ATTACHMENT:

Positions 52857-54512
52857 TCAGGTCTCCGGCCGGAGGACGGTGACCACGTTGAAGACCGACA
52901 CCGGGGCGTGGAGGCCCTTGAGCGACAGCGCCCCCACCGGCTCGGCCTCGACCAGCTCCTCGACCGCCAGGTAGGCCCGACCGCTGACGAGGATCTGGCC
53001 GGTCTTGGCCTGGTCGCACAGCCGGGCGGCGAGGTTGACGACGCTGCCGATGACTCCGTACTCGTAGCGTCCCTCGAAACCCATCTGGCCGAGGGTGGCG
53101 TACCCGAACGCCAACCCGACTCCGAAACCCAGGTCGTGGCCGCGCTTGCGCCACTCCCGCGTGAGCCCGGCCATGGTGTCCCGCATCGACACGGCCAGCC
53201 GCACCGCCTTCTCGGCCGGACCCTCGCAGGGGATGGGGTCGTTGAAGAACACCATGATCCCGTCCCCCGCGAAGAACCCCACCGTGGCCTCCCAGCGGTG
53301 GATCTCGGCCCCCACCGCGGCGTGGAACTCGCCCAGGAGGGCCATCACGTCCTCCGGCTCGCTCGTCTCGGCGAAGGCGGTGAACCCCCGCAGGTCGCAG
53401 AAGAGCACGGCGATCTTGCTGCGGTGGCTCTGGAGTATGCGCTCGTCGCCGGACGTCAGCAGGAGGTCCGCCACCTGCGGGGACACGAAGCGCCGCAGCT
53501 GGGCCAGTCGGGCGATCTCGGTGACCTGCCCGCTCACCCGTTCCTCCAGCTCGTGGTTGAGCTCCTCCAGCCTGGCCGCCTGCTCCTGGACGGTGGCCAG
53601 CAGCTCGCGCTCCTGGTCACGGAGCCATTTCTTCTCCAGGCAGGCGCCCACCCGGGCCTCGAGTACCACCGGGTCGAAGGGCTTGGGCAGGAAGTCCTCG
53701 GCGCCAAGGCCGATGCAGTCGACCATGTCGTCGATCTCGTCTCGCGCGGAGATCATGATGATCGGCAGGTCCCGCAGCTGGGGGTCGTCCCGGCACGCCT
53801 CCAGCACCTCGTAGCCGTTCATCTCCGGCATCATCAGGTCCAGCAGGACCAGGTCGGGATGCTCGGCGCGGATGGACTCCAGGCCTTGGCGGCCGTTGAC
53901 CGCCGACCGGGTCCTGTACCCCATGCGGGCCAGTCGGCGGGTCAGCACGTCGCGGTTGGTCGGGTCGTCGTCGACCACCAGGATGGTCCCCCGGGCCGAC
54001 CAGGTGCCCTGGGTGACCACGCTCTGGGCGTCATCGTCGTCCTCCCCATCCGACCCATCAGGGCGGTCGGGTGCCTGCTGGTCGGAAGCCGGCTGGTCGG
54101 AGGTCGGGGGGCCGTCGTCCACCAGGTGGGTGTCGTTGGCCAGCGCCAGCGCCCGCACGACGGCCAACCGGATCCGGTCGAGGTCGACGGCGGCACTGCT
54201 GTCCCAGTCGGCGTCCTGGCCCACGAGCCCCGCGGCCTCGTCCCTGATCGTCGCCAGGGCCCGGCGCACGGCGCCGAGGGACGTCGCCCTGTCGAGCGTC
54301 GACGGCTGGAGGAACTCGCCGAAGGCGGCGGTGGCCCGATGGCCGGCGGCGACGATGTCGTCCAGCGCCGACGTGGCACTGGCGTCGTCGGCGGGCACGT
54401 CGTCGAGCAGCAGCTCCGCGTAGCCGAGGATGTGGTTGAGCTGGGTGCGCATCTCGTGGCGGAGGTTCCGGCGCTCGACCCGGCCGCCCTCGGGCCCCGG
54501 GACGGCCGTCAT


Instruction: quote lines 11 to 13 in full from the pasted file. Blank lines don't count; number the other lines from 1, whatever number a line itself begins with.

53701 GCGCCAAGGCCGATGCAGTCGACCATGTCGTCGATCTCGTCTCGCGCGGAGATCATGATGATCGGCAGGTCCCGCAGCTGGGGGTCGTCCCGGCACGCCT
53801 CCAGCACCTCGTAGCCGTTCATCTCCGGCATCATCAGGTCCAGCAGGACCAGGTCGGGATGCTCGGCGCGGATGGACTCCAGGCCTTGGCGGCCGTTGAC
53901 CGCCGACCGGGTCCTGTACCCCATGCGGGCCAGTCGGCGGGTCAGCACGTCGCGGTTGGTCGGGTCGTCGTCGACCACCAGGATGGTCCCCCGGGCCGAC